- a female blogger from Massachusetts

[. . .]

Despite the emerging privacy strategies described in this study, authors reported having difficulty negotiating privacy boundaries under certain circumstances. The workplace is one setting where such problematic situations regularly occur. Bloggers' privacy boundaries in the workplace have yet not been clearly established, either socially or legally. As the quotations in the previous sections illustrate, this is one area of conflict that greatly affects bloggers, at times resulting in authors being fired from their jobs. It is likely that, while disagreement over what constitutes acceptable blogging material persists, bloggers will continue to be reprimanded and employers will continue to be frustrated by their employees' blogging activities.

[. . .]

One recommendation that emerges from the findings of this study is that companies should share the responsibility of articulating what constitutes acceptable blogging behavior and what they see as problematic practices. Some companies have already started to enunciate blogging guidelines for employees. A few companies have posted written policies concerning personal blogs on their Web sites, including clear, point-by-point suggestions addressing issues that are sensitive to the company but that may not occur to employee bloggers when they choose to discuss matters related to the company's technology or business.8 Such policies could serve as the first step in a broader process of negotiation between employers and employees as blogging practices continue to evolve.

Now I'd like to point toward some of the considerations in the AoIR Ethics Report:

One broad consideration: the greater the acknowledged publicity of the venue, the less obligation there may be to protect individual privacy, confidentiality, right to informed consent, etc. (p. 5)

[. . .]

A broad consideration: the greater the vulnerability of the author / subject - the greater the obligation of the researcher to protect the author / subject.(p. 5)

[. . .]

Alternatively: Are participants in this environment best understood as “subjects” (in the senses common in human subjects research in medicine and the social sciences) – or as authors whose texts/artifacts are intended as public?

If participants are best understood as subjects in the first sense (e.g., as they participate in small chatrooms, MUDs or MOOs intended to provide reasonably secure domains for private exchanges), then greater obligations to protect autonomy, privacy, confidentiality, etc., are likely to follow.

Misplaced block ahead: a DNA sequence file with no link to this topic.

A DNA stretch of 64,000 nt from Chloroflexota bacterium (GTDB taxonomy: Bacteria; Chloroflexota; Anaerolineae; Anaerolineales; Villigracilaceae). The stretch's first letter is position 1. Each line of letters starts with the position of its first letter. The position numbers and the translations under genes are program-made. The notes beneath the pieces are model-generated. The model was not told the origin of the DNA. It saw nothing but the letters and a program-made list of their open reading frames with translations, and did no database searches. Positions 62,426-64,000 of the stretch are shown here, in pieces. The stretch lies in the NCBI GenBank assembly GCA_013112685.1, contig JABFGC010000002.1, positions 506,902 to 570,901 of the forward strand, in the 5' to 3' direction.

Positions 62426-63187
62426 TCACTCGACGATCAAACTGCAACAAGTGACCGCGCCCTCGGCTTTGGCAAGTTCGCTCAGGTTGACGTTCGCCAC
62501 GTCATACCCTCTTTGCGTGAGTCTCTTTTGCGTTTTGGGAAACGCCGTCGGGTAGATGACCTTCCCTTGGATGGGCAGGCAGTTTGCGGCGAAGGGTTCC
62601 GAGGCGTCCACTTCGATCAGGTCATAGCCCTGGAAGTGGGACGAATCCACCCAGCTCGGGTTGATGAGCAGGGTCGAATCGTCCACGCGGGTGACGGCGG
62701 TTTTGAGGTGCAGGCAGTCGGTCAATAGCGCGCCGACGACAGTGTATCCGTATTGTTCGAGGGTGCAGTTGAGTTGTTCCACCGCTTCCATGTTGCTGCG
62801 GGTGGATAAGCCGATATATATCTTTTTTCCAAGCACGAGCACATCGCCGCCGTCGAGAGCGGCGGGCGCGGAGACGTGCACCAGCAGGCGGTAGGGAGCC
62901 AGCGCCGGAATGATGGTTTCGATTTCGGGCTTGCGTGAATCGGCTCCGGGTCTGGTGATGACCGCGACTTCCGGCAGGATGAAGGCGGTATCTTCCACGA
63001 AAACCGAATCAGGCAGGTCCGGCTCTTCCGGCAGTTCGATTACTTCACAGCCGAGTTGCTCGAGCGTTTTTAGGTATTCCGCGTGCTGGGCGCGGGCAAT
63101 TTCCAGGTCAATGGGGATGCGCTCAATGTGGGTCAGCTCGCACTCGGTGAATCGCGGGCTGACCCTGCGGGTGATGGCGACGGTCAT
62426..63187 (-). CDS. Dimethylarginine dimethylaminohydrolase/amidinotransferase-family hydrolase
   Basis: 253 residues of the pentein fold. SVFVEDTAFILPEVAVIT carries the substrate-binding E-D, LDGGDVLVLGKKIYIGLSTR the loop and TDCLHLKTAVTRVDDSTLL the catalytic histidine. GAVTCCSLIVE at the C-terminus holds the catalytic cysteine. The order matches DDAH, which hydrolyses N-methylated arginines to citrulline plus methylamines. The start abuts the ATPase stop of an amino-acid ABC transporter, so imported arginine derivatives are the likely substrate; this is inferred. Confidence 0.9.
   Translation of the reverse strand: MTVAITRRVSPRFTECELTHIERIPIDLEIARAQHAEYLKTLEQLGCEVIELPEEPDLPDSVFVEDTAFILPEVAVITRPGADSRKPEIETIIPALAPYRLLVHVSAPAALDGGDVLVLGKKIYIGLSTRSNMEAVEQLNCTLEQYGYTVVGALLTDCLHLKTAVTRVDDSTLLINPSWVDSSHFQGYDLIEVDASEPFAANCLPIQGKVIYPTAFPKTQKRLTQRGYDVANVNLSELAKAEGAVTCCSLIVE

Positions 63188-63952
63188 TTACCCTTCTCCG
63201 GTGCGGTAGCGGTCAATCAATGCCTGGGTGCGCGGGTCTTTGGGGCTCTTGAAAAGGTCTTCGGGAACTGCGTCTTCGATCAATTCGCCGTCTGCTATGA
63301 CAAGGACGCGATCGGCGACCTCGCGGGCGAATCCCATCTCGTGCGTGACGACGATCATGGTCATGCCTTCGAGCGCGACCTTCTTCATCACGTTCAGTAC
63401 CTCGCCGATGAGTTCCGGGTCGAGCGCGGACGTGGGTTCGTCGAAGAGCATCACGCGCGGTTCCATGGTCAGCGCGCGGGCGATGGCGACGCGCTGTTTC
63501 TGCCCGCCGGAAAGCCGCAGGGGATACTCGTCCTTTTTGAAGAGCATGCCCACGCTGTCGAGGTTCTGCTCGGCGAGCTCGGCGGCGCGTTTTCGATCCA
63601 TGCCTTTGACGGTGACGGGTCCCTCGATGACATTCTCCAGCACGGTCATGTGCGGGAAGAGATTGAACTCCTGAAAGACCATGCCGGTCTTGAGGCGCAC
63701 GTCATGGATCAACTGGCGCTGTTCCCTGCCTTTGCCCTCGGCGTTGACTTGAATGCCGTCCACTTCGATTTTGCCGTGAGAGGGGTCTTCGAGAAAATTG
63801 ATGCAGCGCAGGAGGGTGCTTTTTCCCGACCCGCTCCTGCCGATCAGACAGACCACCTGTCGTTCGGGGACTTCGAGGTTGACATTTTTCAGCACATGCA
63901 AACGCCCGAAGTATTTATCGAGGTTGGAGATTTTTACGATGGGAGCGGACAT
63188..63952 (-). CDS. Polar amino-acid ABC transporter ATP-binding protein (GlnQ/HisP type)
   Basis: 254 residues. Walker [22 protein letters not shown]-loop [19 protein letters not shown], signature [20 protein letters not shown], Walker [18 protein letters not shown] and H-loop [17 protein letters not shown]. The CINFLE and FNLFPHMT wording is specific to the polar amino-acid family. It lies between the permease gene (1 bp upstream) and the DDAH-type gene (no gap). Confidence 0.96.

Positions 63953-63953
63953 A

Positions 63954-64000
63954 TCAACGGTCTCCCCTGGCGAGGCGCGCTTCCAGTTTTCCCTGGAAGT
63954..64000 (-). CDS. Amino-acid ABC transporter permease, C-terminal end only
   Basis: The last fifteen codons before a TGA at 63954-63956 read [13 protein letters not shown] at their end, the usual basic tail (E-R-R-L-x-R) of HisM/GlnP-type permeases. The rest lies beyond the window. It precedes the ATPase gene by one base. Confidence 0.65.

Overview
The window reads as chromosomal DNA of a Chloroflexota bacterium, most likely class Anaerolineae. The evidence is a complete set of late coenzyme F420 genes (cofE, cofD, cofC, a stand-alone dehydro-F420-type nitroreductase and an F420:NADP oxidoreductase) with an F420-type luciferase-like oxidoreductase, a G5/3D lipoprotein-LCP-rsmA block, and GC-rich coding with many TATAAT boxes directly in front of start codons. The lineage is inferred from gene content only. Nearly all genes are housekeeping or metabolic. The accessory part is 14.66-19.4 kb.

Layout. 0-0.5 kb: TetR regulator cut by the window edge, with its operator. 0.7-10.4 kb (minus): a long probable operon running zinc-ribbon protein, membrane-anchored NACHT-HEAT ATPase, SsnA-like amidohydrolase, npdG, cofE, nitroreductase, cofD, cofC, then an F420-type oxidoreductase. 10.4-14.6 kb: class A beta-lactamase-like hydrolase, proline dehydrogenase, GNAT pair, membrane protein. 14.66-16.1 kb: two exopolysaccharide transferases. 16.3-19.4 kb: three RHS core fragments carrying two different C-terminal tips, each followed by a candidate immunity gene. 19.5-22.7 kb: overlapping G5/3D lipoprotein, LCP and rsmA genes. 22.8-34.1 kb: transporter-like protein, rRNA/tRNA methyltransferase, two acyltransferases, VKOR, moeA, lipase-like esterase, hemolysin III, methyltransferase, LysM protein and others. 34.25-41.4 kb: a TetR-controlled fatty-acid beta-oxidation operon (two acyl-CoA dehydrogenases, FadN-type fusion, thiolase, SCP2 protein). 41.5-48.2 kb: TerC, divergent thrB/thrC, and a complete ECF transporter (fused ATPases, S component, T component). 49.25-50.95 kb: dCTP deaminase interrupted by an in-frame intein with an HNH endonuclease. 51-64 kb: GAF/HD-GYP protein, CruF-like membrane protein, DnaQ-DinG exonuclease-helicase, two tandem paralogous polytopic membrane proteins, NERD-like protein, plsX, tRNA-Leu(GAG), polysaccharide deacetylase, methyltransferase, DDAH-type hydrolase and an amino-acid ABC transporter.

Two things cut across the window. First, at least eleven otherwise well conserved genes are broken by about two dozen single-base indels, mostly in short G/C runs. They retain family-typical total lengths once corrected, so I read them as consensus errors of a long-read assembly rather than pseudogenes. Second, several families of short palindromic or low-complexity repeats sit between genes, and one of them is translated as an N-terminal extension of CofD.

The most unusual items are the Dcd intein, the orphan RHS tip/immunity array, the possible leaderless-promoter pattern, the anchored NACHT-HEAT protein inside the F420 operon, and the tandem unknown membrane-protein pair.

If, by contrast, subjects may be understood as authors intending for their work to be public (e.g., e-mail postings to large listserves and USENET groups; public webpages such as homepages, Web logs, etc.; chat exchanges in publicly accessible chatrooms, etc.) – then fewer obligations to protect autonomy, privacy, confidentiality, etc., will likely follow. (p. 7)

That's it for now.

He will crush you like an academic ninja!

Been meaning to blog this one for a while: "He Will Crush You Like an Academic Ninja!": Exploring Teacher Ratings on It's definitely interesting; here are some excerpts that caught my eye (emphases all mine):

Students also commented on what information they value more at the statistical and visual elements (smileys, numerical ratings, chili peppers, etc.) or the actual written comments. Not surprisingly, students rely more on the written over the non-written portion of the evaluations. The students basically ignore the numerical ratings, but if they look at any, the easiness score is the one most consulted. The smileys, the students noted, are hard to ignore and are good for creating a first impression of the teacher and the course. For example, if the teacher has many "angry" versus "smiley" faces, this appears to influence their opinion of the teacher initially, but they will investigate further to read the actual written comments. The chili peppers are generally disregarded; students reported that they do not place importance on whether or not a teacher is rated as "sexy." One student summarized this idea by stating, "I think the hot tamale thing kind of takes away from the credibility of the site. If you're looking for a professor, obviously their level of attractiveness isn't really a top priority."